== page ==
COPENHAGEN – The bow-and-arrow rampage by a man who killed five people in a small town near Norway's capital appeared to be a terrorist act, authorities said Thursday, a bizarre and shocking attack in a Scandinavian country where violent crime is rare.
Police identified the attacker as Espen Andersen Braathen, a 37-year-old Danish citizen, who was arrested on the street Wednesday night about a half-hour after authorities were alerted.
They said he used the bow and arrow and possibly other weapons to randomly target people at a supermarket and other locations in Kongsberg, a town of about 26,000 where he lived.
Witnesses said their quiet neighborhood of wooden houses and birch trees was turned into a scene of terrifying cries and turmoil.
“The screaming was so intense and horrifying there was never any doubt something very serious was going on," said Kurt Einar Voldseth, who had returned home from an errand when he heard the commotion. "I can only describe it as a ‘death scream,’ and it burned into my mind.”
Four women and a man between the ages of 50 and 70 were killed, and three other people were wounded, police said.
Andersen Braathen is being held on preliminary charges and will face a custody hearing Friday. Police said they believe he acted alone.
“The whole act appears to be an act of terror,” said Hans Sverre Sjoevold, head of Norway's domestic intelligence service, known as the PST.
”We do not know what the motivation of the perpetrator is,” Sjoevold said in English. “We have to wait for the outcome of the investigation.”
He said the suspect was known to the PST, but he declined to elaborate. The agency said the terror threat level for Norway remained unchanged at “moderate.”
Regional Police Chief Ole B. Saeverud described the man as a Muslim convert and said there “earlier had been worries of the man having been radicalized,” but he did not elaborate or say why he was previously flagged or what authorities did in response.
Norwegian media reported the suspect had a conviction for burglary and drug possession, and last year a court granted a restraining order for him to stay away from his parents for six months after threatening to kill one of them.
Svane Mathiassen told broadcaster NRK the suspect will be examined by forensic psychiatric experts, which is “not unusual in such serious cases.”
Police were alerted to a man shooting arrows about 6:15 p.m. Regional prosecutor Ann Iren Svane Mathiassen, told The Associated Press that after his arrest, the attacker “clearly described what he had done. He admitted killing the five people.”
She said the bow and arrows were just part of his arsenal. Police have not said what else he used, but Voldseth told the AP that when he ran toward the sound of screams, he saw a woman being stabbed by a man with some kind of weapon.
Voldseth said he recognized the attacker, saying he lived nearby and “usually walks with his head down and headphones on.”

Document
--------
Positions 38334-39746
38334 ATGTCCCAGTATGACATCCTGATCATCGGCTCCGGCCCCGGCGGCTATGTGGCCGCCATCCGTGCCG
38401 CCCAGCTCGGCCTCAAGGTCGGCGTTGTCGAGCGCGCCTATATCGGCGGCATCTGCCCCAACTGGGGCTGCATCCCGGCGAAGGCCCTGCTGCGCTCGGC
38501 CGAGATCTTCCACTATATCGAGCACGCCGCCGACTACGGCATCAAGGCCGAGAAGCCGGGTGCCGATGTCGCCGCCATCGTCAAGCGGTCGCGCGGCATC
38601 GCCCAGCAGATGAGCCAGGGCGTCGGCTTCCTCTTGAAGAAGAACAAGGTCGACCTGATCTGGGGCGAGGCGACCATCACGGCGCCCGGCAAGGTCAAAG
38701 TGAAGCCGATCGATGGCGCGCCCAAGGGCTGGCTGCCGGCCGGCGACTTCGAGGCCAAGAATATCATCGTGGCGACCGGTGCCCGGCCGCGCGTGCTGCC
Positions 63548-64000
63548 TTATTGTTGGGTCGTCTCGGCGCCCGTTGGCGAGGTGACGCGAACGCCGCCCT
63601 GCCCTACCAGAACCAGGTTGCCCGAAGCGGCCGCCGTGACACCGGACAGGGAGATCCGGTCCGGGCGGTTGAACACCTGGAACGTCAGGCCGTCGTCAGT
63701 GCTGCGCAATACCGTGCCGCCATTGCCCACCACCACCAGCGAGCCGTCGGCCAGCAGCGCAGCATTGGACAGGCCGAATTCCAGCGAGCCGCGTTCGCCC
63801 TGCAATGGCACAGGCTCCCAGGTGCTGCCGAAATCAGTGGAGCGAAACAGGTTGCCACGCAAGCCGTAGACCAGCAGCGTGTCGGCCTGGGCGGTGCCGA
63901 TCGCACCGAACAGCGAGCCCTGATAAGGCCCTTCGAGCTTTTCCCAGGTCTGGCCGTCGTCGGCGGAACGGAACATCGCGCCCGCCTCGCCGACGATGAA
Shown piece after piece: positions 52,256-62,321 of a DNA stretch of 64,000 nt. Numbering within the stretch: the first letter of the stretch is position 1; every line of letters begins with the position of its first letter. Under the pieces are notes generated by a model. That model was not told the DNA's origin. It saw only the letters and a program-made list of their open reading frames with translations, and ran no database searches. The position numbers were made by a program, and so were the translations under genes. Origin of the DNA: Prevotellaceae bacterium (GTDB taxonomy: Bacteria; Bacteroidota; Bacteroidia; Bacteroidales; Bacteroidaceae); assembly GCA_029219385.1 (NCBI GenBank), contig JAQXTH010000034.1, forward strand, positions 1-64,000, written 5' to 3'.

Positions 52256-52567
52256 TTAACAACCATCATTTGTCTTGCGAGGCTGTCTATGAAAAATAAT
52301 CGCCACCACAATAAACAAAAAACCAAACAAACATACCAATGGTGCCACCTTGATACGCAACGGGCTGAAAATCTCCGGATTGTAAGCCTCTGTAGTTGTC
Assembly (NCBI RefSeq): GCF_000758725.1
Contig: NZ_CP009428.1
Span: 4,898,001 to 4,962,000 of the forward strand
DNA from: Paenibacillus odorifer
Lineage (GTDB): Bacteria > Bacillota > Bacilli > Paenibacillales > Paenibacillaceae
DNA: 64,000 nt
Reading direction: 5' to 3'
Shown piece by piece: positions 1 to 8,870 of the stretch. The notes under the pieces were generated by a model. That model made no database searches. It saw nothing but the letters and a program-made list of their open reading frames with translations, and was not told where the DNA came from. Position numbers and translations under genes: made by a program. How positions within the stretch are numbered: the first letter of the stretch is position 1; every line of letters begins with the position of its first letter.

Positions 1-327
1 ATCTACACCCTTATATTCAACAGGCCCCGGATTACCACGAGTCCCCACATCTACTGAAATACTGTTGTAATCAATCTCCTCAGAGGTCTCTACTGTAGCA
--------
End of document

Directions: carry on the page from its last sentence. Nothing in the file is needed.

“I have only spoken to him a few times, but I have had the impression he might be a person with problems,” he said.
Mass killings are rare in low-crime Norway, and the attack recalled the country's worst peacetime slaughter a decade ago, when a right-wing domestic extremist killed 77 people with a bomb, a rifle and a pistol. Memorials were held in July on the 10th anniversary of those slayings.
People have “experienced that their safe local environment suddenly became a dangerous place,” King Harald V said. “It shakes us all when horrible things happen near us, when you least expect it, in the middle of everyday life on the open street.”
New Prime Minister Jonas Gahr Stoere called the attack “horrific.”
Dozens of people saw the killings. Erik Benum, who lives on the same road as the supermarket that was attacked, told AP he saw shop workers taking shelter in doorways.
“I saw them hiding in the corner. Then I went to see what was happening, and I saw the police moving in with a shield and rifles. It was a very strange sight,” Benum said.
Police, along with reinforcements from elsewhere, flooded into Kongsberg and blocked several roads. The blue lights of emergency vehicles and spotlights from a helicopter illuminated the scene.
On Thursday morning, the whole town was eerily quiet, Benum said.
“People are sad and shocked,” he said.
Flags were lowered to half-staff, and residents placed flowers, candles and stuffed animals around a makeshift memorial in a central square.
Mayor Kari Anne Sand described the last 24 hours as a “nightmare.”
“The town was attacked last night and five people died. I think most of the inhabitants are in quite a shock that such a thing could happen here. This is a quiet town, a quiet municipality,” she said, adding that health and social services officials are working to care for those who need assistance.
The main church in Kongsberg also was open for those needing comfort.
“I don’t think anyone expects to have these kinds of experiences. But nobody could imagine this could happen here in our little town,” the Rev. Reidar Aasboe told the AP.
Olsen reported from Copenhagen, Denmark, and Lewis from London.